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On July 10, 1750, Voltaire arrived in Potsdam. He had decided to accept a long standing invitation to grace the Prussian court, and see for himself what kind of man this Philosopher-King really was. Frederick had long admired him and his ideas about the age of reason. Voltaire hated cruelty and intolerance, "my trade" he said "is to say what I think". What he thought was put in writing and amounted to an extensive library, which was purchased after his death by the Empress Catherine II and brought to St. Petersburg. Voltaire was not only an esteemed guest at Sans Souci, he was a paid companion and language teacher. Frederick usually stingy with every Pfennig, paid him well: 4000 Talers reimbursement for travel expenses, 5000 Talers as salary and free living quarters. Voltaire was overwhelmed by the hospitality shown to him by the Prussian King. His first letter to France was full of praise for Frederick. It was written with some calculation. He wanted to show France, where he had been twice imprisoned for his outspokenness, :" look here, so well was I received in Prussia, this is how a great King treats me."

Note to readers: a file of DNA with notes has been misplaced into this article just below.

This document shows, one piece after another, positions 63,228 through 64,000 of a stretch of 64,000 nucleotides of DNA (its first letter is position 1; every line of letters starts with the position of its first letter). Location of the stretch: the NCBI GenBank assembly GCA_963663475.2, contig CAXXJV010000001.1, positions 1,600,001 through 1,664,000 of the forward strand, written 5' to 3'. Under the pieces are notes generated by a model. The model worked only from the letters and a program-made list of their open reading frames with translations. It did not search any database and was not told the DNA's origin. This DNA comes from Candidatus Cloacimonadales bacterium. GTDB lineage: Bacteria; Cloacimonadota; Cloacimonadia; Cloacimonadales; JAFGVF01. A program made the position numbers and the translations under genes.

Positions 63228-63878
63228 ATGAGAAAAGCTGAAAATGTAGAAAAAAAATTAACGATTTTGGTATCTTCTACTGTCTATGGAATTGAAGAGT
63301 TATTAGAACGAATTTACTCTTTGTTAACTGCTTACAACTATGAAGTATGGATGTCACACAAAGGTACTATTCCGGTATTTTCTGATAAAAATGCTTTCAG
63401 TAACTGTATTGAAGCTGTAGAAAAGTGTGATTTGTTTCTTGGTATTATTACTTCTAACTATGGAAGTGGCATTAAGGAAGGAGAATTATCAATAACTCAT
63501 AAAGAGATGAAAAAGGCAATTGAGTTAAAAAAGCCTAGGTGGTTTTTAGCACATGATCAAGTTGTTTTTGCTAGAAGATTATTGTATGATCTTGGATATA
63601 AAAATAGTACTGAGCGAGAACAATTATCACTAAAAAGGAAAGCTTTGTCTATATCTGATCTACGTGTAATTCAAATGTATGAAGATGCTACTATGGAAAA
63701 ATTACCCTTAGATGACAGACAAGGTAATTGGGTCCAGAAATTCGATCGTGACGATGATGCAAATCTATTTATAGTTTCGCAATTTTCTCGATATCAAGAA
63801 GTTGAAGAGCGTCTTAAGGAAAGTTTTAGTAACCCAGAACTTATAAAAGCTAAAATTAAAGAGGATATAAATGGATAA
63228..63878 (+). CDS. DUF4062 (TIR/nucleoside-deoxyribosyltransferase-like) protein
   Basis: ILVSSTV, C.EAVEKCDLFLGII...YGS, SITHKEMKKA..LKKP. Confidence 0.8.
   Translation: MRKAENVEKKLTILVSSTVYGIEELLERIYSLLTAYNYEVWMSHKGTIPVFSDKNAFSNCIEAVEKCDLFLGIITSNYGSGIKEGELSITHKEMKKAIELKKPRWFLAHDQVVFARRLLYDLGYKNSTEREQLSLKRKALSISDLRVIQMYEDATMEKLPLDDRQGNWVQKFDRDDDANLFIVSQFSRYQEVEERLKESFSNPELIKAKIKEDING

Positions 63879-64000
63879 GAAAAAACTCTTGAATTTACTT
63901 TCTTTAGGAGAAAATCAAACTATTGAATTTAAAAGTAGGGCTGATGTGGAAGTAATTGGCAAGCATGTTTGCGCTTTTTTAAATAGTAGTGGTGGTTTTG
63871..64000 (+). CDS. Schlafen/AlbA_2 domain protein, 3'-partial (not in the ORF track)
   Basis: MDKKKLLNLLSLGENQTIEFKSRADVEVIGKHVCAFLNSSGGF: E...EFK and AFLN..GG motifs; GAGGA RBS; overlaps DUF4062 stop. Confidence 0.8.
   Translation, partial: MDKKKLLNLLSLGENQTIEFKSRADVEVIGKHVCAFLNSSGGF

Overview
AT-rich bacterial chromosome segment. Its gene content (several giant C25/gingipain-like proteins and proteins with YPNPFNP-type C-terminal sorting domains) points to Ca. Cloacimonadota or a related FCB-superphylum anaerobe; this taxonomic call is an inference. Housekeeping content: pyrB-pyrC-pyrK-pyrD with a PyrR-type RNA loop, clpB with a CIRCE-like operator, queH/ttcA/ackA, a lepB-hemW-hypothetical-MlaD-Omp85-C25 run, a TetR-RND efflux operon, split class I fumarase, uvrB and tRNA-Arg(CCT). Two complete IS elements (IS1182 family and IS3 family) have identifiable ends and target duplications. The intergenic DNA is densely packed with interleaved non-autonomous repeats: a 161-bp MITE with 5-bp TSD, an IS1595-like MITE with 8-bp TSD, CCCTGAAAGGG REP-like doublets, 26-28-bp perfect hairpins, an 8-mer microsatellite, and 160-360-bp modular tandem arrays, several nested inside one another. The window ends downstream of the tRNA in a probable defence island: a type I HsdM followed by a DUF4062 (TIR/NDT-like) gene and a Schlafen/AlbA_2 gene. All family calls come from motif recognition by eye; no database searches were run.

For several months Voltaire was at the center of society in Potsdam and Berlin. Frederick considered him a personal friend, and where ever the King was, Voltaire could be found close by. Then came the time that Voltaire was involved in a scandal about some profit he hoped to make in a deal with a jeweler, who felt cheated and laid a charge against Voltaire. The case went to court, and all of Berlin was buzzing. The whole affair upset Frederick, who wrote a letter to Voltaire, advising him to learn from his mistakes. The tone of the letter was not that of a close friend, but still Voltaire stayed another two years in Potsdam. Other disagreements between the two men occurred at that time and at the end of March 1753 Voltaire left Potsdam. Frederick had asked him to return the poems he had written, as they were not for publication. When Voltaire left without returning them, Frederick had him stopped in Frankfurt, where he was kept several weeks under house arrest, until the missing poems were recovered. It was a sad end to the friendship of two of history's most interesting men. Some time later they took up corresponding with each other again, but they never recaptured the pleasure of their earlier friendship.


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